Interview: Witnesses (Doom Metal, New York)

Interview by Zax

Witnesses is a doom metal solo project that recently dropped their new record Doom II, which you might remember me reviewing a little while back. The record really struck me, so I’m very pleased to have the opportunity to ask the man behind the music some questions! Make sure to check out Doom II if you’ve yet to!

Witnesses: Spotify / Bandcamp / Facebook / Instagram

Hey man, thanks for taking the time to answer these questions with me today! You recently dropped your new concept record Doom II, what were the writing and recording processes like for the record?

Writing is a very private affair for me. All the riffs, lyrics, and arrangements are just composed here at home–maybe the cats are in the room. As is the recording. No professional studios or engineers came into play. For the collaborators, they also recorded at their homes, and I mixed and mastered myself. I give my collaborators loose direction, but only loose. I want to get the best out of them, and that means giving them freedom, but also retaining what I’d say is a right to veto. It is my vision at the end of the day, so I can’t take just anything. But these are talented people, and you don’t squander that by giving marching orders. You pick the right people, bring them into the vision to some degree, then manage the results. That’s how I like to do it. But there’s no band, no band practice, no jamming. I hate that stuff.

Tell me a little about the concept behind the record, what inspired it?

I haven’t quite figured this out yet. As I think some folks are aware, COVID isn’t really a surprise. Pandemic preparedness is something people have been talking about for a long time. South Korea, for example, I think learned something from MERS. But I think in the US, for example, it didn’t feel real. But there were plenty of stories about this, and I recall reading them in 2019. And I think this may have inspired the lyrics. But I was in search of a metaphor, not necessarily a reflection on current events. So that was really coincidence. In terms of the setting, I think The VVitch was a huge inspiration. Doom II isn’t meant to be any time or place, but I loved that setting in The VVitch. I wanted to conjure that type of imagery, just with a very different plot, if you will.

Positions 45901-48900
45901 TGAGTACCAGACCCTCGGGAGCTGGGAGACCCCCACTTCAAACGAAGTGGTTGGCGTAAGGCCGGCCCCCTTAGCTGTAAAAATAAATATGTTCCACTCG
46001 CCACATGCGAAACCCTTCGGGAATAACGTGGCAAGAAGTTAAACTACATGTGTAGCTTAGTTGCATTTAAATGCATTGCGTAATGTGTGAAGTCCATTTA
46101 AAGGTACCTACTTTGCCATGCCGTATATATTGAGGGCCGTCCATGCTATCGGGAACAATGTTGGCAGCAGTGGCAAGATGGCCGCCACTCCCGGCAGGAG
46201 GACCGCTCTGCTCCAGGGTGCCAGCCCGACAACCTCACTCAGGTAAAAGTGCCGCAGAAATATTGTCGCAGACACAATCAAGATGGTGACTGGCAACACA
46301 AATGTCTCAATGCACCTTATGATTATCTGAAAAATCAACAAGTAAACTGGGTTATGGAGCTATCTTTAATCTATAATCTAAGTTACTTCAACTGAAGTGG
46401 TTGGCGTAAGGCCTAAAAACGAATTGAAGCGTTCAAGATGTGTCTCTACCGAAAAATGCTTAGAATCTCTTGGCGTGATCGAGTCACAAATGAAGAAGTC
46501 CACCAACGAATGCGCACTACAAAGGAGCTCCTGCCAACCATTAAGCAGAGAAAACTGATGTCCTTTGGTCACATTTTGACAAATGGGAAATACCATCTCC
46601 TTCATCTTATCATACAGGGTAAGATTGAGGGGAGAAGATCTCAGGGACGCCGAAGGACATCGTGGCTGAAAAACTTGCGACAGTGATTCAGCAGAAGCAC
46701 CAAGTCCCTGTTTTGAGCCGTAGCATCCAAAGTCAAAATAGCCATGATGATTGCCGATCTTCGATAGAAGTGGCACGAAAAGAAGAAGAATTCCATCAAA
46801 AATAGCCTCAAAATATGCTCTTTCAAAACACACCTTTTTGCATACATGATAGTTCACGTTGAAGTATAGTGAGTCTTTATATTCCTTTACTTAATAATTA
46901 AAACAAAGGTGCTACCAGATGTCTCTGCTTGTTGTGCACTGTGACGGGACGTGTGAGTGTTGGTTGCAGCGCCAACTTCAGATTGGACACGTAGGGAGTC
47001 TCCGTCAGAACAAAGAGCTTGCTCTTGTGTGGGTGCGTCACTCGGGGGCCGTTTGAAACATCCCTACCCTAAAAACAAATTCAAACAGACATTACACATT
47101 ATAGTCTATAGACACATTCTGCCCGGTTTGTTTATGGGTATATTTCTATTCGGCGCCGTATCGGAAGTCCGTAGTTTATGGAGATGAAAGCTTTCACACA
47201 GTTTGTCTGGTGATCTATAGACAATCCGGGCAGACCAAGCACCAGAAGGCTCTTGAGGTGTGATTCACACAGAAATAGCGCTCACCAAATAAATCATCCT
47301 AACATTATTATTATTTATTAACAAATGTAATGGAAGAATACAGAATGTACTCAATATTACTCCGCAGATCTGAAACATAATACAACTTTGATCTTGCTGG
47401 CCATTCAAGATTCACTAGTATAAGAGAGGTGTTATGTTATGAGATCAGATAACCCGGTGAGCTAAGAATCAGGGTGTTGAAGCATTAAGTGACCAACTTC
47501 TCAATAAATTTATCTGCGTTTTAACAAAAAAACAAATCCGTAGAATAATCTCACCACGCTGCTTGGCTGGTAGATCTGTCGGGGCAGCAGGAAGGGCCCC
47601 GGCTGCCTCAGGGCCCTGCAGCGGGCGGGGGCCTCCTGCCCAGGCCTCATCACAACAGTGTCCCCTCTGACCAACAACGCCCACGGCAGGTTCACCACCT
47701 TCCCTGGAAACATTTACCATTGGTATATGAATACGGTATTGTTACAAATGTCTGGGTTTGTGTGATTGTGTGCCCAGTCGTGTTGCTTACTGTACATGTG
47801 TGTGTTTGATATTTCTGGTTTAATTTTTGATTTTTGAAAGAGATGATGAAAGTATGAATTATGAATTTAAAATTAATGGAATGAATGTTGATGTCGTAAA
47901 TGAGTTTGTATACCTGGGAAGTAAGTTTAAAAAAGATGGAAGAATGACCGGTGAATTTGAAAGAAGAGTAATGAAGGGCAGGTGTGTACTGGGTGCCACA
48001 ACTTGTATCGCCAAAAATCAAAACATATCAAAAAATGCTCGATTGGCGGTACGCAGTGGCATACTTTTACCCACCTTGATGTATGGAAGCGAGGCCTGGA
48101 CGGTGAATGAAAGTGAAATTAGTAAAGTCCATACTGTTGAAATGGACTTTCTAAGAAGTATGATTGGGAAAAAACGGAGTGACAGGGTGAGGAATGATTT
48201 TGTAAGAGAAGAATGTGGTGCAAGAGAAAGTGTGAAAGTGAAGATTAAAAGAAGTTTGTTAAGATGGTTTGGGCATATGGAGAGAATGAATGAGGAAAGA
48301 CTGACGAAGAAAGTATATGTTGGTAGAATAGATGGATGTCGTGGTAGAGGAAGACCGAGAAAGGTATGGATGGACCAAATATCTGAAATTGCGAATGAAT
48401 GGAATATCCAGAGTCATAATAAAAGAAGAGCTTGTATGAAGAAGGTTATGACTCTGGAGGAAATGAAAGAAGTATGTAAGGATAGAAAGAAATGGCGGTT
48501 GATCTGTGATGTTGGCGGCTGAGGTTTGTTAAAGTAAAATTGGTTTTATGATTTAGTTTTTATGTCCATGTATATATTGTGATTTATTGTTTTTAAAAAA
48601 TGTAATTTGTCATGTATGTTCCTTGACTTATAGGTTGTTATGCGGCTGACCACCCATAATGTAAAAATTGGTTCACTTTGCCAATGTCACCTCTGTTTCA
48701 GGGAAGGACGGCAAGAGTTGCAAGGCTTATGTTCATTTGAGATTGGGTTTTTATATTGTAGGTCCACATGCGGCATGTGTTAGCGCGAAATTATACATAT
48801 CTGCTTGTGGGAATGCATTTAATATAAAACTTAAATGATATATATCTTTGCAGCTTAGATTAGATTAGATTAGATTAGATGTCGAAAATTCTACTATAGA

Seeing as the album is about a deadly disease, I gotta ask, how has COVID effected Witnesses and you personally, if at all? This pandemic has hit the music scene very hard and I’m sure nobody has been spared.

Personally, it was pretty scary here in NYC back in say March. There were lots of unknowns, and the numbers were staggering. I don’t live far from some of the first hospitals that were overrun, and I’m very fortunate that we just remained completely safe and healthy. And remain so to this day. But as we do this interview, things aren’t good here in the US, and we can’t isolate ourselves at the state or city level. At least not fully. So as long as other regions are going backwards, I think, in a sense we all are.

In terms of as a musician, I strangely benefit. I don’t make money off this project, nor ever set out to. But I need collaborators to bring the vision to reality, and folks are available right now. They have less live and touring obligations of their own, and I think are particularly happy to get paid working with others. So for me, it works out. But of course I don’t prefer this situation. We’re in a very bad spot here, and to think otherwise strikes me as delusional.

I see you operate mostly as a solo act, what is your personal favorite and least favorite instrument to play/record?

I think it depends. But to start with least, I get annoyed by everything for its own reason. Bass guitar I find annoying because locking in a great tone is, for me, more challenging than guitar. Guitar gets annoying because of things like intonation when you are tuned to C, and keyboards can be frustrating due to limitless options. But I guess you asked about my favorite, and that is probably guitar. The reason being that when you have the drums locked in and can see the song’s bigger picture, guitar just has a lot of energy to play. Very rewarding if you have crushing chords or a really moving harmony to record.